Tommy Dickinson (1937-2021): ʽA gem of a gentleman’
A respected businessman, sailor and former City of Hamilton alderman was “a leader wherever he found himself”.
Tommy Dickinson, a former head of the Bermuda Chamber of Commerce, was somebody who “always picked up the torch when he was pushed forward to represent”, according to his wife, Elaine.
He was widely known for years as president and managing director of Astwood Dickinson jewellers, but was “much more than a businessman”, and had a passion for sailing.
“He loved sailing; he lived for it,” Mrs Dickinson said.
“He loved the adventure and camaraderie, the friends and people he brought on trips. We were a very close group.”
She added: “He was a gem of a gentleman.
“Sharing our life together was a gift I will be for ever grateful for.
“Never a day went by when his warm and loving spirit didn’t shine through.”
Charles Gosling, the Mayor of Hamilton, offered condolences on Friday for the longstanding Corporation of Hamilton member.
Mr Gosling added: “He was a tremendous asset to the City and helped to see various city projects through to completion.”
The city flag will fly at half-mast for his private funeral tomorrow.
A keen transatlantic and Caribbean sailor, Mr Dickinson took part in the Marion-Bermuda yacht race from its inception in 1977 until his last run in 1989.
He was a navigator, later in charge of trophies, and served as one of the race’s dedicated Bermudian trustees, becoming an emeritus.
Mrs Dickinson admitted she was “always on edge” until her husband returned to shore.
She recalled he once used a radio set to tune into a local station to point the boat back to Bermuda after they lost navigation.
The father of four quit competitive sailing in his boat Distant Drum in the 1990s to spend more time with family.
Mr Dickinson ended up in the family business of jewellery straight out of school.
His father, Reuben, had cofounded Astwood Dickinson in 1904.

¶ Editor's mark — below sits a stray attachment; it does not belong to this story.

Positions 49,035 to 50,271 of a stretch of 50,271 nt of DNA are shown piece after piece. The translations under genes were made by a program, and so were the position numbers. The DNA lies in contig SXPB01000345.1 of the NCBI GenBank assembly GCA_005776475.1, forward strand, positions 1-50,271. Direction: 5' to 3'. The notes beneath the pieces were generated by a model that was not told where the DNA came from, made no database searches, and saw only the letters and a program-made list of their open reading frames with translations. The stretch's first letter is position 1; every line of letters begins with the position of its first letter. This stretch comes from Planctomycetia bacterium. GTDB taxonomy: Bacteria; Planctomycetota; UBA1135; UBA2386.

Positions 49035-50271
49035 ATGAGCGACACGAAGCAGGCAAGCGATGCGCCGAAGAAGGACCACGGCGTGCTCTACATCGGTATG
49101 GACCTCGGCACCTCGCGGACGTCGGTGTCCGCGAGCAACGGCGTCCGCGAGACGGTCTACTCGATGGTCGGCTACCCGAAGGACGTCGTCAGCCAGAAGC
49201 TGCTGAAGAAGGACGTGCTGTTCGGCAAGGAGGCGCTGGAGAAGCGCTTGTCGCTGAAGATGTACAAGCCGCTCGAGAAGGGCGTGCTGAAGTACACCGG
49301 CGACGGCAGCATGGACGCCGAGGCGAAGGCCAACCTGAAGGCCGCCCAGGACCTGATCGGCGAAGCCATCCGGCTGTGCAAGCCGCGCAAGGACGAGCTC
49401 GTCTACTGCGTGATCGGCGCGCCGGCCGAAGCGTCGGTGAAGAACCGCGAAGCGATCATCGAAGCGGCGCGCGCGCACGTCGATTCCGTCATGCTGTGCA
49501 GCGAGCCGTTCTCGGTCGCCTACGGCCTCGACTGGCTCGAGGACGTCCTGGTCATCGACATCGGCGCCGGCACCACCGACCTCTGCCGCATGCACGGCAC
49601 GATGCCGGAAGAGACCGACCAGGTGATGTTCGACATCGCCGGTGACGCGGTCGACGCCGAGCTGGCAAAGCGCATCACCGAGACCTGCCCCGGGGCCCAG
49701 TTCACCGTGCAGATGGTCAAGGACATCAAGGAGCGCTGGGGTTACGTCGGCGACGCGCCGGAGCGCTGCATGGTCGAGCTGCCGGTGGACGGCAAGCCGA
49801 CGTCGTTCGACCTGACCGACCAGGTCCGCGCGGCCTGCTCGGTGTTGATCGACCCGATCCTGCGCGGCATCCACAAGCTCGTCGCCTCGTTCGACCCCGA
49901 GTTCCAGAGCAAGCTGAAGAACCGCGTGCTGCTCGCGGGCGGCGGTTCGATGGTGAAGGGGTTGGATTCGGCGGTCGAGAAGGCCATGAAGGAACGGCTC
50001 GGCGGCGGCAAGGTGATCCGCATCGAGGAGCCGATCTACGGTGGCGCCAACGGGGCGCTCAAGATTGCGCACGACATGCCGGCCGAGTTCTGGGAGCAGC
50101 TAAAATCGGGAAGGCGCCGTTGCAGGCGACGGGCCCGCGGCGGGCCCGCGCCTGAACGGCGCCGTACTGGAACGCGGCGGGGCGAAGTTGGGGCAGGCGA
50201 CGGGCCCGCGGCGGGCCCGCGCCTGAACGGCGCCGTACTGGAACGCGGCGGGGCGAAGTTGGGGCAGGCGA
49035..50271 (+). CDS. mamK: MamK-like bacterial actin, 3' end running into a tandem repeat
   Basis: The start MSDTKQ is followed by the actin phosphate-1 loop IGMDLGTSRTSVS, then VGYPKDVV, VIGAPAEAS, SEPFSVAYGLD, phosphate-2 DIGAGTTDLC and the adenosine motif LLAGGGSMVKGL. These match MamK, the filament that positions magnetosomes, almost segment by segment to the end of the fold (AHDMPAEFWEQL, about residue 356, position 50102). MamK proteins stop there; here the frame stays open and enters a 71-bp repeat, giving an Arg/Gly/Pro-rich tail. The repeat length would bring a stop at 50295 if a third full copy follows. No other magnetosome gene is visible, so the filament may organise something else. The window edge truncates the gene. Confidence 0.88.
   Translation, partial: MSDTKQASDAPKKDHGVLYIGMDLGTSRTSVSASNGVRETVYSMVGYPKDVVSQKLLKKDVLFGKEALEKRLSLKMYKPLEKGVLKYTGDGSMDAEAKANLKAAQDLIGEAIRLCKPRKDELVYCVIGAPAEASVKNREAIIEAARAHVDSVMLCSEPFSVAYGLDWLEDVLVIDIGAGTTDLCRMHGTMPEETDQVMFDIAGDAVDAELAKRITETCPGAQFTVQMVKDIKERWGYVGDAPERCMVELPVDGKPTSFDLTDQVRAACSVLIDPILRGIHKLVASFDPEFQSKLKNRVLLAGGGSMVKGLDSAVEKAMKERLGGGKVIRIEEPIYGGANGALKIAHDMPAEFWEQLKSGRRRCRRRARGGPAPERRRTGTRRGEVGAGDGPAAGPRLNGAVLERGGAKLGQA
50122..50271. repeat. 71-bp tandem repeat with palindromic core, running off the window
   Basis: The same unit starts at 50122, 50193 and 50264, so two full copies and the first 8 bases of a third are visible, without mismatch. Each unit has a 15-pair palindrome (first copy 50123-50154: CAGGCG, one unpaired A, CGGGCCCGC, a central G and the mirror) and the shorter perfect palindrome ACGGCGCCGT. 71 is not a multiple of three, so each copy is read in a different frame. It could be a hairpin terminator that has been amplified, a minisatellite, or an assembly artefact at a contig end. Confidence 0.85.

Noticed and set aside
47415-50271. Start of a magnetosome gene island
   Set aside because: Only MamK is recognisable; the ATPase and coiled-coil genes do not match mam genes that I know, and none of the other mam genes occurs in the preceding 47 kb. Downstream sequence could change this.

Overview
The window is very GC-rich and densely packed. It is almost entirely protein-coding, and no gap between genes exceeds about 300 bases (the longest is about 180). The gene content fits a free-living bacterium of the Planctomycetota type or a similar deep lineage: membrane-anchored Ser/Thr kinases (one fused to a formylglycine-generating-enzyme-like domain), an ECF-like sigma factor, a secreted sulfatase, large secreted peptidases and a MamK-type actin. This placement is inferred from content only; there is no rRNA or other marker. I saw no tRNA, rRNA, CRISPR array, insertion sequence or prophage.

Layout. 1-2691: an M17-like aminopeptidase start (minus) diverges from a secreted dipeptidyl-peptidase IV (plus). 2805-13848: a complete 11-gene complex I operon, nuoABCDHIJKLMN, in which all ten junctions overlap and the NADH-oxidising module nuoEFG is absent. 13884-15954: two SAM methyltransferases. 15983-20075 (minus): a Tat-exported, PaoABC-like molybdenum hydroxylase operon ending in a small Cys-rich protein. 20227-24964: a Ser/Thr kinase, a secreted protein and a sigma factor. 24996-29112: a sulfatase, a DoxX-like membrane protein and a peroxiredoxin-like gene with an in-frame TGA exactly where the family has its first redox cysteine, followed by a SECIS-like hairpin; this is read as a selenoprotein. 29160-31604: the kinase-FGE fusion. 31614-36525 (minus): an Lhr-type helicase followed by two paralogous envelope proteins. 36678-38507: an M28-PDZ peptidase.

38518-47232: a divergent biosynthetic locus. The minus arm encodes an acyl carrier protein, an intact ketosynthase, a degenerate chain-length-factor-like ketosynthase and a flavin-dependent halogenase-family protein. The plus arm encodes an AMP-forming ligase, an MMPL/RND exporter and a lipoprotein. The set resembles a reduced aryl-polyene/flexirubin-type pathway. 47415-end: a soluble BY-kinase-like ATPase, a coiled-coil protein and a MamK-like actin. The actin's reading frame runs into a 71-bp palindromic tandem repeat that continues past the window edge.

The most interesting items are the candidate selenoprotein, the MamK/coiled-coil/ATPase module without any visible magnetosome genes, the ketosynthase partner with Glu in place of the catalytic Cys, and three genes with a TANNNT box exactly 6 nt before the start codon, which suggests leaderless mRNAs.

The senior Dickinson, an optometrist, partnered with the Astwoods before selling off the optician’s business and going into jewellery.
Thomas Dickinson attended Saltus, followed by Eaglebrook in Massachusetts and what is now the Loomis Chaffee School in Connecticut, excelling at sports and making lifelong friendships with his teachers.
Ms Dickinson said her husband had not planned on jewellery as a vocation, but ended up getting trained in all aspects of the business in Switzerland after finishing school.
It was a tremendous success, elevating Mr Dickinson in Bermuda’s retail community as well as Hamilton affairs.
His tenure on the Corporation of Hamilton lasted until 2000.
But Mrs Dickinson said despite some political overtures, he was “not a politician – and said he never would be”.
Mr Dickinson was known for giving candid assessments of the island’s economic direction and its tourism industry.
The company branched out in 1995, forging a partnership with Bahamian-based Colombian Emeralds International that lasted seven years.
In late 2004, as Mr Dickinson sold his two Front Street jewellery stores to AS Coopers, he told The Royal Gazette the island’s “horrendous” cost of labour and import duties had badly undercut retail.
Then aged 67, Mr Dickinson added: “If I were younger and had the stamina, I would probably enjoy digging in again and working.
“But for me, I’m quite happy with the arrangement now.”
Mr Dickinson served on various boards, from immigration to the Bank of Butterfield.
He was also a chairman of the Lady Cubitt Compassionate Association charity.
Mrs Dickinson said: “He was a devoted husband and loving father, very supportive, and a very generous person.
“He was genuine, honest and fun loving.”
Along with his wife, Mr Dickinson is survived by their four children: Robert, Stephanie, Samantha and Daniel.
• Thomas John Dickinson, a former president of the Bermuda Chamber of Commerce and of Astwood Dickinson jewellery stores, was born on November 4, 1937. He died on November 15, 2021, aged 84.